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Plant of the Week: Indiangrass

The University of Arkansas System Division of Agriculture does not promote, support or recommend plants featured in "Plant of the Week." Please consult your local Extension office for plants suitable for your region.

Plant of the Week

Latin: Sorghastrum nutans

Picture of Indiangrass
Indiangrass is one of our most ornamental native grasses. (Photo courtesy Gerald Klingaman)
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As a child of the prairie, I’ve always had a fondness for grasses, especially the big, bold ones. The grasses used in landscaping, like almost everything else we encounter these days, are mostly imports from Asia. Indiangrass (Sorghastrum nutans), though, is a homegrown grass with ornamental appeal that should be used more.

Indiangrass is a warm-season clump-forming grass growing up to 6 feet tall with erect stems, but its pendent leaves give it an arching form. From pencil-thin stems (culms), indiangrass produces glabrous green to blue-green foliage that is 3/8 inch wide and 18 inches long. Most of the leaves are produced on the lower half of the culms. In the fall, the leaves turn burnt orange and the plant remains standing into the winter.

Indiangrass bloom spikes appear in late summer at the end of the culm and produce a mass of yellow blooms that are perhaps interesting if you are into the fine detail of nature. The beauty comes when the inflorescence matures into an inverted cone-shaped form bearing the coppery colored seeds. The seed head is not as attractive, nor does it persist as long as those of maidengrass (Miscanthus sinensis), but it is indiangrass’ most distinctive feature.

Though most at home in the prairie states, indiangrass has one of the most far-flung distribution patterns I know of in North America, ranging from the eastern Canadian provinces to Florida and west to Utah and Arizona. It is the state grass of Oklahoma and South Carolina, a state not often associated with prairies.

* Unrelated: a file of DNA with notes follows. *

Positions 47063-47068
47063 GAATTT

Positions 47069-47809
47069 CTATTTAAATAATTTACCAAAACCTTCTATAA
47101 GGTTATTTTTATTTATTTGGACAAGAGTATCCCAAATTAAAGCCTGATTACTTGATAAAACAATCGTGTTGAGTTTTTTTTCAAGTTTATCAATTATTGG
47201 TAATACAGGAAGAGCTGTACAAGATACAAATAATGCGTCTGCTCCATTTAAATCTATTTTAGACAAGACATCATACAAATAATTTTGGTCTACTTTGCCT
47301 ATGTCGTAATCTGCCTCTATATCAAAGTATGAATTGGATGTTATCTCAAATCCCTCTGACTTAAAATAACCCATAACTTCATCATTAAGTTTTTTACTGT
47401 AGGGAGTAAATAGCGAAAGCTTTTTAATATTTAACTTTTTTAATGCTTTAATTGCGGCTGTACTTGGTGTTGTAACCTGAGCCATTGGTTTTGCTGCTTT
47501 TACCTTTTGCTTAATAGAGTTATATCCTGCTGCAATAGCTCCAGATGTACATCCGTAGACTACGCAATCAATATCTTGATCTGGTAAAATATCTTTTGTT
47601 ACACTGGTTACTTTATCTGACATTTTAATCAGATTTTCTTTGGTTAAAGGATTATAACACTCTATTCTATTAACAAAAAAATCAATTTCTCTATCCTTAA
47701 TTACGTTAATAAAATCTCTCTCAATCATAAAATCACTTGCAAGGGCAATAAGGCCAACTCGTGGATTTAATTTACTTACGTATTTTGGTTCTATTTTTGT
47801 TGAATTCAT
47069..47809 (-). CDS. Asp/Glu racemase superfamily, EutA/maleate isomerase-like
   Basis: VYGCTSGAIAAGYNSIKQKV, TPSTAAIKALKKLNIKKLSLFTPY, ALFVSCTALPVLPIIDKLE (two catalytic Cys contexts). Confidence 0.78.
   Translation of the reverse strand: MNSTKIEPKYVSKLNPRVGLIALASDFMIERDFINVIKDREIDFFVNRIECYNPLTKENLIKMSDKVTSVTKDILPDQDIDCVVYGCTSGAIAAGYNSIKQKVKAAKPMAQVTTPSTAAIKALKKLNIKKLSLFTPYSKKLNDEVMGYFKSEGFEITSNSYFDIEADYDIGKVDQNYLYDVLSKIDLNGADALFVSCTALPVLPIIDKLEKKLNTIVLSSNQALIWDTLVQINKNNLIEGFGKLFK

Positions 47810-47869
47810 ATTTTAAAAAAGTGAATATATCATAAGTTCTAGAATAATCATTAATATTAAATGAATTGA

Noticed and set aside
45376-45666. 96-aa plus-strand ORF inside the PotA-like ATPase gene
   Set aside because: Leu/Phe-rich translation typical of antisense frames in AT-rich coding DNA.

Prairies – also called steppes, plains, pampas or just grasslands – cover 31 percent of the surface area of the planet and, after forests, are the second most common plant community on earth. Grasses and grasslands appeared in the fossil record at the end of the Cretaceous, soon before dinosaurs went extinct some 65 million years ago. Their appearance and widespread dominance of broad areas of the earth’s surface indicates a general drying of the globe. 

Short grass prairies form in areas receiving between 10 and 20 inches of rainfall a year, whereas tall grass prairies, the prairie community to which indiangrass belongs, form in areas receiving 20 to 30 inches of rainfall. These original tall grass prairies must have been a sight to behold. Early settlers and those crossing the Great Plains en route to Oregon or the California gold fields tell of mounted riders disappearing completely in a sea of grass when indiangrass and big bluestem were in flower in the fall.

Forests begin dominating in areas receiving more than 30 inches of rainfall. The Grand Prairie of east Arkansas is an anomaly because it receives plenty of rainfall to support trees, but a shallow hardpan prevents trees from getting established. This same soil layer made it ideally suited for prairie grass, or after 1900, rice production.

As a grass, indiangrass needs at least six hours of full sun per day. It is extremely adaptable to varied soil conditions, thriving on everything from sand to clay, though best performance is in better garden soils. It is a big grass, best-suited for use in naturalized areas in mass plantings or at the back of the border. Once established, it has considerable drought tolerance. It can be divided in the spring, or new plants can be grown from seed.   

By: Gerald Klingaman, retired
Retired Extension Horticulturist - Ornamentals
Extension News - November 18, 2011


The University of Arkansas Division of Agriculture does not maintain lists of retail outlets where these plants can be purchased. Please check your local nursery or other retail outlets to ask about the availability of these plants for your growing area.